Can You Sue Animals?

You can’t drag an animal into court, but that doesn’t mean you can’t sue if an animal causes you harm.

Why would you want to sue an animal?

You may want to sue an animal for injuries it caused to a person or for property damage.

Common situations include dog bites, dogs attacking other dogs, cat bites and scratches, or being trampled by a loose cow or horse.

You could also have property damage from an animal chewing your property, scratching your car, breaking your windows, or stomping on your garden.

If an animal causes you financial harm, it’s only fair to feel like you shouldn’t have to pay and someone, or something, else should have the legal responsibility.

So can you sue an animal?

The short answer is no; you can’t sue an animal. Courts and laws are for people.

And even if you could sue an animal, what would you have to win? Animals don’t have property or money unless you want a dog’s chewed-up old bone.

Who has legal liability for an animal?

If you’re in a situation where you have a legal claim due to the actions of an animal, the answer is to sue the pet owner, farmer, zoo, or whoever owns the animal.

Animal owners generally have legal liability for what their animals do.

For example, dog owners are usually liable even if their dog escaped and bit someone. They might argue that their dog made its own choices, but dog owners have a responsibility to keep their dogs under their control at all times.

The same legal theories apply to any other type of animal. If a horse escapes from a farm or a tiger escapes from a zoo, whoever owns that animal and was responsible for keeping it under control is liable for personal injury and property damage caused by that animal.

Can an employer be liable for an employee’s animal at work?

Employers may have legal liability if they allow employees to bring animals to work and an animal injures or bites someone. This would usually fall under vicarious liability or premises liability.

Even though the employee is primarily responsible for the animal, the employer has to take reasonable steps to make sure animals allowed at work don’t harm other employees. This can include setting a pet policy and making sure employees are properly supervising the pets they bring to work.

How do you sue because of an animal?

When you bring a legal action for personal injury or property damage caused by an animal, you’ll name the animal’s owner in the lawsuit. This is usually in the form of a negligence lawsuit.

You’ll allege that the owner was negligent by not keeping the animal under control, and that led to your harm. As long as you’re able to prove which animal caused you harm, you’ll usually win.

Injuries and property damage caused by animals usually fall under strict liability, which means the owner is automatically liable for what his or her animal did.

Examples of when you could lose include a dog attacked you when you jumped the fence into its yard or you jumped into the shark tank at the aquarium. Basically, the animal’s owner took reasonable precautions and your own actions led to you being harmed.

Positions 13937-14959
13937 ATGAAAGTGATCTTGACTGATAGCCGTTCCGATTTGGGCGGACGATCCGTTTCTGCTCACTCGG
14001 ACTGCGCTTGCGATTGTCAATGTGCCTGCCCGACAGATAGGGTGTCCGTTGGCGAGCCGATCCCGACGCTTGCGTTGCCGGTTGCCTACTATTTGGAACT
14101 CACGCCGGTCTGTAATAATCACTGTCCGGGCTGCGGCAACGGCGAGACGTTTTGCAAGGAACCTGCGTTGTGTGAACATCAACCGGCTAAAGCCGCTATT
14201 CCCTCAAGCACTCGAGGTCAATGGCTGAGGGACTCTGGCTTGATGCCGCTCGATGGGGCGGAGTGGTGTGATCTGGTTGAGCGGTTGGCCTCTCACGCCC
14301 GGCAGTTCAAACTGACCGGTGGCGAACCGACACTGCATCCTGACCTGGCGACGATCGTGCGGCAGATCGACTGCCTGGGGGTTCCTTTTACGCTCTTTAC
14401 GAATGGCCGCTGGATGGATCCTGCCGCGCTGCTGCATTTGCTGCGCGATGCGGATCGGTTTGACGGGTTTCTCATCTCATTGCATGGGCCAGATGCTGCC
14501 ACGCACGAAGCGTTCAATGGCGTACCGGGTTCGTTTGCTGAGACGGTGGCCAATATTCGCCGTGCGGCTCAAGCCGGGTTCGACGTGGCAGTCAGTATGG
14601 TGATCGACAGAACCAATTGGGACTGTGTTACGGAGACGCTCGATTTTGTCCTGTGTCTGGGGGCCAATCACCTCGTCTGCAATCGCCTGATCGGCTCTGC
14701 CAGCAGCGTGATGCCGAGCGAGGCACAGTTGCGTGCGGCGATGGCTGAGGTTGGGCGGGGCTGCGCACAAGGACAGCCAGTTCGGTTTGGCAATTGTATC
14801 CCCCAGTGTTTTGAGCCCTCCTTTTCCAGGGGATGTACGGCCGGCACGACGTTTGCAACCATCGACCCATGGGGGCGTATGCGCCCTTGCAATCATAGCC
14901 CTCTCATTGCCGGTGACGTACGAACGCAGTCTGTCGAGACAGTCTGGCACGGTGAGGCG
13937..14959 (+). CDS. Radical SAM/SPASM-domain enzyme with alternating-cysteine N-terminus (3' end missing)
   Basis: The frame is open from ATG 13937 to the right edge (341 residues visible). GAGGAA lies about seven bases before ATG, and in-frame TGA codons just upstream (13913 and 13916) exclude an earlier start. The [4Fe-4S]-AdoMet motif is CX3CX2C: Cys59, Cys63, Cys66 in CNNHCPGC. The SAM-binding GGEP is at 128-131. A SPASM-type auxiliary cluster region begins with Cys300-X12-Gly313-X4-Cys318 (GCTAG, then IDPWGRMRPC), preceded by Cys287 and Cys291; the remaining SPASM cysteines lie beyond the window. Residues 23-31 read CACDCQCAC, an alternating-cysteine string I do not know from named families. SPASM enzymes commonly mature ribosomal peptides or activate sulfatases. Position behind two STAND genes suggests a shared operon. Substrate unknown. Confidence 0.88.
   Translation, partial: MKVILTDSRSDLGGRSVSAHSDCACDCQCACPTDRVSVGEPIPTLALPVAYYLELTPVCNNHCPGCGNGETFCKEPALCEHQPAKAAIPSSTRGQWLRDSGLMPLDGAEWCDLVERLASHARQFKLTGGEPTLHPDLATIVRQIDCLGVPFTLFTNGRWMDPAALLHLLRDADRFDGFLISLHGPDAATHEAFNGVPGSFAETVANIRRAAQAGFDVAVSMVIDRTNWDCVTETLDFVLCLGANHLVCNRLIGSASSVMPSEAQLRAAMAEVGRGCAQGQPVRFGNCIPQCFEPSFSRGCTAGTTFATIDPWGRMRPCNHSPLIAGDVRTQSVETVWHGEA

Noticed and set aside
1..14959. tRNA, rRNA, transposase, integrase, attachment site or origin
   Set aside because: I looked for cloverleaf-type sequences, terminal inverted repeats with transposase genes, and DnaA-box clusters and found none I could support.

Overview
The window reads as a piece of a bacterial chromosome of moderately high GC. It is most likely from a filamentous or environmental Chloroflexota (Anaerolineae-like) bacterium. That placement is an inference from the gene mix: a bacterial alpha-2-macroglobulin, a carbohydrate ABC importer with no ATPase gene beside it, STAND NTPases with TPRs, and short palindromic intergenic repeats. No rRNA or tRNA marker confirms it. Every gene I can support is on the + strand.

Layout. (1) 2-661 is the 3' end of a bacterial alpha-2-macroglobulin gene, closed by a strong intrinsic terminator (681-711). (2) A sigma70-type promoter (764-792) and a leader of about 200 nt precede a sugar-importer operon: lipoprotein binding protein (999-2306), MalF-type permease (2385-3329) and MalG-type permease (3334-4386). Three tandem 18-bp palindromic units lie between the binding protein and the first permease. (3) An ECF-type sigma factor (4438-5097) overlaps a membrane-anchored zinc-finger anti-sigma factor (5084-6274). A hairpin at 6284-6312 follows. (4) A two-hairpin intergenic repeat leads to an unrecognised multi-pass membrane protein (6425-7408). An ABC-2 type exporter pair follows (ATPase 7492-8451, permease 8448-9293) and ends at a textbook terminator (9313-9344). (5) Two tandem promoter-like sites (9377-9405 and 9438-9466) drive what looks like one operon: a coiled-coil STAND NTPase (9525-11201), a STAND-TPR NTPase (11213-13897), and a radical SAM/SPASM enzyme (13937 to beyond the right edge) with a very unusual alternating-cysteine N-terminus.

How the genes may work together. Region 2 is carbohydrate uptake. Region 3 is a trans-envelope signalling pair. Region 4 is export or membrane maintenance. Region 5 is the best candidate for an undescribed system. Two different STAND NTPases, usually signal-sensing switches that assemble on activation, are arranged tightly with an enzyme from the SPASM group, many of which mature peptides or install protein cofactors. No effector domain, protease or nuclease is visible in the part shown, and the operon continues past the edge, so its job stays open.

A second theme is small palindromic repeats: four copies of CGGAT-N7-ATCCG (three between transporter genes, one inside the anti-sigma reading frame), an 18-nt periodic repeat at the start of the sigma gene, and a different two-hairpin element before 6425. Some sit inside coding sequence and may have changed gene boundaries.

The exact reasons you can sue and possible defenses vary based on where you live, so talk to a personal injury lawyer if you’ve been harmed by an animal.

What if the animal was a wild animal?

If a wild animal caused you harm, you usually won’t have a right to sue. You can’t sue a wild animal, and there’s no person that’s responsible for that animal.

You’ll want to try to find out if the animal was truly wild. People keep exotic pets both legally and illegally. It could have also escaped from a zoo, circus, wildlife sanctuary, research facility, or anywhere else.

An animal being a wild animal doesn’t excuse the person who owned it from keeping it under control. In fact, the more potentially dangerous an animal is, the higher level of responsibility the person who owns it has.

What if you don’t know who owns an animal?

You should report any animal attack to the police department or animal control. They will usually try to track the animal down and locate the owner.

The animal’s owner will often be liable for criminal or civil penalties in addition to your personal injury lawsuit.

More importantly, you should get immediate medical attention. For many animal attacks, you either need to confirm the animal has a current rabies vaccine or immediately get a rabies vaccine to avoid the potential risk of rabies.

Some people don’t like reporting a dog bite because of what can happen to the owner or the dog. If you don’t know who the owner is, you should report it because of the health risk to you and the risk of it biting someone in the future. If you do know the owner, it’s usually not legally necessary to file a police report, but it could make your lawsuit or insurance claim more difficult if the owner later denies his or her dog bit you.

In cases of personal property damage, your local police may or may not assist you in taking a report and locating the animal. Animal control will usually respond to reports of loose domestic animals and will often hold the animal until they can find the owner.

What if you can’t find the owner or the animal has no owner?

In cases of wild animals or where you can’t identify the owner, you’ll need to file an insurance claim with your insurance company.

Dog bites and other injuries will usually fall under your health insurance. Property damage will usually be covered by your home insurance. Veterinary bills may not be covered unless you purchased pet insurance.